Kickstarter Wrote a Computer Program For Its 'Lunch Roulette.' And Now It's Sharing the Code. The crowdfunding platform got organized and made its lunchtime team-building routine into a few lines of computer code.

By Catherine Clifford

entrepreneur daily

Opinions expressed by Entrepreneur contributors are their own.

To ramp up its culture, Kickstarter created a creative lunch program for its employees and now the company is ready to share it with the crowds.

You see, Kickstarter's staff is especially diverse -- former funeral directors, radio hosts and hardware hackers are all part of the team. To bring this eclectic group together, the Brooklyn-based crowdfunding platform started organizing different, random groups of employees to break bread together.

While middle school may have been a long time ago, we still need a bit of encouragement sometimes to leave our comfort zone. In order to be sure that the hardware hackers weren't exclusively having lunch with other hardware hackers, the office manager at Kickstarter, Shannon Ferguson would work tirelessly to come up with continually random groups for these lunch outings. But as Kickstarter grew, so did the challenge of this task.

Related: Why This Entrepreneur Makes All New Hires Live With Him for a Month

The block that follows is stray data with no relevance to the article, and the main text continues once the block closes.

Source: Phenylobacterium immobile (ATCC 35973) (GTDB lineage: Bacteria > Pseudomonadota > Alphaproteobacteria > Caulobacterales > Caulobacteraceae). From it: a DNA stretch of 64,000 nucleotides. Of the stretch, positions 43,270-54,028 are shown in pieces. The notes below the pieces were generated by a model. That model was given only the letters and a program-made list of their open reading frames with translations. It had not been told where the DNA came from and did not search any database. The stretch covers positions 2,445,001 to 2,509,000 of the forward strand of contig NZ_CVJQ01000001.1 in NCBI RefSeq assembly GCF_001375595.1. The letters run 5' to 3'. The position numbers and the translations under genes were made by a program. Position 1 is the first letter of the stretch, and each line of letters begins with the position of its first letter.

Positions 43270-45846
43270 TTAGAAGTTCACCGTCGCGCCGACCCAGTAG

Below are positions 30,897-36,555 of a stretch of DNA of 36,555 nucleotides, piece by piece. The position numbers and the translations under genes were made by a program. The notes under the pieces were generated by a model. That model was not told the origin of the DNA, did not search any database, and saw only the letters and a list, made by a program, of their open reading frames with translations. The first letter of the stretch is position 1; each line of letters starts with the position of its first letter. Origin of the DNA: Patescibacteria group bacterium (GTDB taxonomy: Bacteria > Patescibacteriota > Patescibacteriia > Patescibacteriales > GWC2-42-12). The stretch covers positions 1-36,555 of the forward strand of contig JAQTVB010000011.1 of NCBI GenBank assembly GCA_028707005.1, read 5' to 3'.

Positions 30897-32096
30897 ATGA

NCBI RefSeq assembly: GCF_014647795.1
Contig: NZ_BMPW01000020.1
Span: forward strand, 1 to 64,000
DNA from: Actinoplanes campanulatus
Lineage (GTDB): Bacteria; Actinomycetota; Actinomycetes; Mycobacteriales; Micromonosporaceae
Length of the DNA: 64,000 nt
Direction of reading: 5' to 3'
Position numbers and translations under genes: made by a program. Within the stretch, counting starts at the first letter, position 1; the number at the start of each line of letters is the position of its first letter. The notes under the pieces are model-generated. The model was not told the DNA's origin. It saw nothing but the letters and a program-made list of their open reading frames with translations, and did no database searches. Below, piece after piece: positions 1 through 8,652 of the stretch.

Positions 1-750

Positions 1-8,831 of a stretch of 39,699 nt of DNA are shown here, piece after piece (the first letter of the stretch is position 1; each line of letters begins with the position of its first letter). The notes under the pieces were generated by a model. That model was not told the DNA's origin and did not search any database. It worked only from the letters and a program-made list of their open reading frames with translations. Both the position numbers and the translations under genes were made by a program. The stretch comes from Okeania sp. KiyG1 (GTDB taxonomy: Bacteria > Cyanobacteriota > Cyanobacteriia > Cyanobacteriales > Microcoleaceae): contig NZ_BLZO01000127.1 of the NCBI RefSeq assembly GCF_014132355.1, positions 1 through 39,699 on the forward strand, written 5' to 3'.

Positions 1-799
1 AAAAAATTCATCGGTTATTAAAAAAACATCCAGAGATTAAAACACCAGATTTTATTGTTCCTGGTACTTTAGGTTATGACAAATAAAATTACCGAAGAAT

When the staff of Kickstarter reached about 50 employees, Fred Benenson, the data lead at Kickstarter, stepped in and offered Ferguson a hand.

"One of the biggest issues with keeping groups interesting was moving a person from one group to another meant a cascade of changes which were tedious, and sometimes impossible to reconcile by hand," explained Benenson, in a blog post describing the project. "After spending an entire weekend churning out 6 possible sets of a dozen groups of 4 people each, Shannon took me up on my offer to help build a formal algorithm to help automate what we had been calling Lunch Roulette."

Related: Could a Great Corporate Culture Be Bad for Employees?

Benenson got a hand from Brandon Williams, a particularly mathematically inclined employee at Kickstarter, and wrote a computer program that made the lunch pairings perfectly random. The code required that each lunch pairing would never include three people who have ever had lunch together, no more than one executive and nobody in the lunch pairing can be on the same sub-specialty within Kickstarter.

Lunch Roulette is working for Kickstarter, which now has 89 employees. And now they want to make it available to everyone. A particular favorite Brooklyn eatery where Kickstarter employees go for their team-building, bread-breaking adventures is Brooklyn Label, a cafe in the Greenpoint neighborhood of Brooklyn.

If you are trying to bring your team together, try Kickstarter's open source code to spice up your office lunches.

Related: Kickstarter Adds Two New Categories for Crowdfunding Projects: Journalism and Crafting

Catherine Clifford

Senior Entrepreneurship Writer at CNBC

Catherine Clifford is senior entrepreneurship writer at CNBC. She was formerly a senior writer at Entrepreneur.com, the small business reporter at CNNMoney and an assistant in the New York bureau for CNN. Clifford attended Columbia University where she earned a bachelor's degree. She lives in Brooklyn, N.Y. You can follow her on Twitter at @CatClifford.

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